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Paris Sweets: Great Desserts From the City's Best Pastry Shops Hardcover – November 12, 2002
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Scattered throughout this delightful book are whimsical illustrations and beautifully written stories about each of Greenspan's favorite pastry shops and the chefs who created them. Some of their recipes, such as Boulangerie Poilane's sweet, buttery, bite-size cookies called Punishments, are quick and easy enough for even a novice baker. And with Greenspan's clear, step-by-step, detailed instructions, Robert Linxe's Grandmother's Creamy Chocolate Cake, an elegant fudgy decadence, and Poujauran's rich, nutty-flavored Financiers, become child's play. Greenspan manages to demystify even the complicated multilayered Opera Cake from Dalloyau.
From the most perfect Crème Brulee and Coffee Eclairs to the stunning Fresh Strawberry and Marshmallow Tart, made with homemade strawberry marshmallows, Greenspan will have you torn between making Paris Sweets at home and going there yourself. And in case you can do both, she's included all the addresses you need. --Leora Y. Bloom
From Publishers Weekly
Copyright 2002 Reed Business Information, Inc.
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Top Customer Reviews
Ms. Greenspan is not only reporting recipes from what she believes are the greatest patisseries in Paris, she is telling us from which shops these recipes come, and where these shops are located. Happily, some of these shops even have satellites in New York City. Yum.
All of these recipes are classics. The Madeleine cookie is so important and so well known that Ms. Greenspan gives us three recipes from three different shops. Apparently, there are so many different recipes for Madeleines, she could have assembled a book from them alone.
Cookies are the subject of the first chapter. Following chapters cover cakes, tarts, `pastries and small treats', and `grand gateaux'. The `pastries and small treats' chapter includes such standards as Crème Brulee, Chocolate Mousse, Chocolate Bread Pudding, Ali-Babas (similar to baba au rhum), Tiger Tea Cakes, Soft Apple Cakes, Whipped Cream-Filled Meringues, Coffee Eclairs, Strawberry and Orange Flower Water Marshmallows, and Hot Chocolate.Read more ›
While classics such as madelines, Opera Cake and the aforementioned gateau can be found, many of the recipes are updated versions of classics, such as the chocolate pound cake, Earl Grey madelines and Tigres. There are very few "new" recipes, though the ones included (such as the Chocolate Thyme Mousse) sound delicious. Many recipes are also surprisingly simple, such as the Chocolate Grandmother's cake. Plus, her recipes are so straightforward and easy to follow that you feel like you can tackle something like puff pastry and not encounter any difficulties (for the most part!).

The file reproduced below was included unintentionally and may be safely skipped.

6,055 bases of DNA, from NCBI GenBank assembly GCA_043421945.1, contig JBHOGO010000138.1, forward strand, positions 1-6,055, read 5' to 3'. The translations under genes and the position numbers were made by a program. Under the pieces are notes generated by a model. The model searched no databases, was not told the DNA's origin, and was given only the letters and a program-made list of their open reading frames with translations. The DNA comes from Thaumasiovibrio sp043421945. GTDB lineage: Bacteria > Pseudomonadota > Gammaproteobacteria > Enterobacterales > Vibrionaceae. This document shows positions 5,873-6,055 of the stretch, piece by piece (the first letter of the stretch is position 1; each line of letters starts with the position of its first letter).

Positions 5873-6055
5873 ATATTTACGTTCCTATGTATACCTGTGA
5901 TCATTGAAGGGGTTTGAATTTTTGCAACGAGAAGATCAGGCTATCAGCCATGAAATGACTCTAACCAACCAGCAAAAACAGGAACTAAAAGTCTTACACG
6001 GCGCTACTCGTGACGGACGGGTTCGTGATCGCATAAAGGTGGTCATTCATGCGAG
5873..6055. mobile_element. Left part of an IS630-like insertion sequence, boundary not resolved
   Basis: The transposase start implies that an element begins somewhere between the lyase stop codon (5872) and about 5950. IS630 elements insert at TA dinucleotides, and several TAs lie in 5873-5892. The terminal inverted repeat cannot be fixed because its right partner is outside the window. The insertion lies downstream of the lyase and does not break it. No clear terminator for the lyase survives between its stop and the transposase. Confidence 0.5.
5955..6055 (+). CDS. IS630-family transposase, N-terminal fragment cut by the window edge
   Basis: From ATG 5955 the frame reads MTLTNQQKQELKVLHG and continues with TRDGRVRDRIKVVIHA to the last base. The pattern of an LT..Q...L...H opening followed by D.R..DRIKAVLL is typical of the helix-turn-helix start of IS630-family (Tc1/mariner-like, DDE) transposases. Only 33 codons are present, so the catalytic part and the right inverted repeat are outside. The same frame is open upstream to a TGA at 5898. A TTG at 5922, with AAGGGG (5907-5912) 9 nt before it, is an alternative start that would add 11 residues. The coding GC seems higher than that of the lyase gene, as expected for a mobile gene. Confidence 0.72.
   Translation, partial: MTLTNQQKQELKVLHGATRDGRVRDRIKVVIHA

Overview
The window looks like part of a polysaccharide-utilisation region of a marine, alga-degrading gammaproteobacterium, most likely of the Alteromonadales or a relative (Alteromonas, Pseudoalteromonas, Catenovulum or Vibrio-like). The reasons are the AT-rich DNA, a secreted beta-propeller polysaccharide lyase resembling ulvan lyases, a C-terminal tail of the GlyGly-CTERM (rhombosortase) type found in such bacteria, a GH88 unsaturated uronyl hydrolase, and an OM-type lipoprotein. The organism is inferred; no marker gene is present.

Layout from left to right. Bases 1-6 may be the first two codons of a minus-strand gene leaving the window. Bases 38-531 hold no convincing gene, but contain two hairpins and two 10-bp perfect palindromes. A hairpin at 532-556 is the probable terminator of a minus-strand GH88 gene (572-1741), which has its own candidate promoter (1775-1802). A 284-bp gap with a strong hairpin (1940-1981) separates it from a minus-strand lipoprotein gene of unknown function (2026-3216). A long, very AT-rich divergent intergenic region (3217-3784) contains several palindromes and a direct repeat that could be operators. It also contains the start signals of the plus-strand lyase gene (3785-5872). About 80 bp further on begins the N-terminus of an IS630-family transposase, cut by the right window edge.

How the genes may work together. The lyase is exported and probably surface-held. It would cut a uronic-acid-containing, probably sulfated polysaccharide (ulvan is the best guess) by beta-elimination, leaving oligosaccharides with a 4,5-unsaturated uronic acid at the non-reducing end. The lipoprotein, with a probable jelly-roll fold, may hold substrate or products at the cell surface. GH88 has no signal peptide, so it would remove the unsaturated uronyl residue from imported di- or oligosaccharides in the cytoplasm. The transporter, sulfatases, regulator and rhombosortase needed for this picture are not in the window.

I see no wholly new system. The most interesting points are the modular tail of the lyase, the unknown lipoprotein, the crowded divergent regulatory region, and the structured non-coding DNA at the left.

I currently have this book out of my library, but I think it's going to require a permanent space on my bookshelf.
Greenspan (Baking with Julia) has done it again - another book that deciphers and presents some complicated recipes into approachable masterpieces. The recipes work (at least the ones I've tried), and I have foisted them on some of my French friends, some of whom immediately identified it and the shop the recipe came from (Earl Grey Madeleines, from Mariage Frères, for example). That constitutes success.
The book is organized cleverly, with the simpler recipes in the front, and more and more complex recipes as you work your way through. Though Greenspan does not say she is doing this by design, it is clearly the case. After each recipe, she has some tips and suggestions she calls "An American in Paris," in which she tells you things she does to make the recipe more in her own style, as an American living in Paris.
This is not a primer on French pastry, however, and you will learn little about technique; although there are many classic desserts in this book, it is not comprehensive, by any means. But that does not lessen its value.
There are some nice touches at the end of the book, too. Places to buy ingredients that might be hard to find, and of course, addresses and contact information for all the pastry shops that contributed to the book. Get out your Paris street map and start planning your next trip...
Most Recent Customer Reviews
I've gotten a bit jaded about cookbooks, and have weeded out my collection considerably. The only one I make heavy use of at the moment is Zachary Golper's Bien Cuit, for making... Read morePublished 11 hours ago by Amazon Customer
You cannot escape the memories that return with her descriptions of the ingredients and lush results, and her respect for the process. Thank you.Published 4 days ago by Amazon Customer
I'd give this more stars but for two reasons: There is NO index for the Kindle version, and there are no photos of what you're meant to be creating. Read morePublished 9 days ago by Diane C.
I bought this book for the illustrations by Florine Asch so I was pleased.Published 2 months ago by Judith B. Harnsberger
A book very well edited. Nice drawings, and good stories. But the recipes are a little hard to follow. Besides this, a beautiful book.Published 5 months ago by Amazon Customer
While I don't need a photograph to pull of a recipe successfully they definitely add to my level of pleasure . Thats why I am hesitating about the fifth starPublished 14 months ago by Johanna Thompson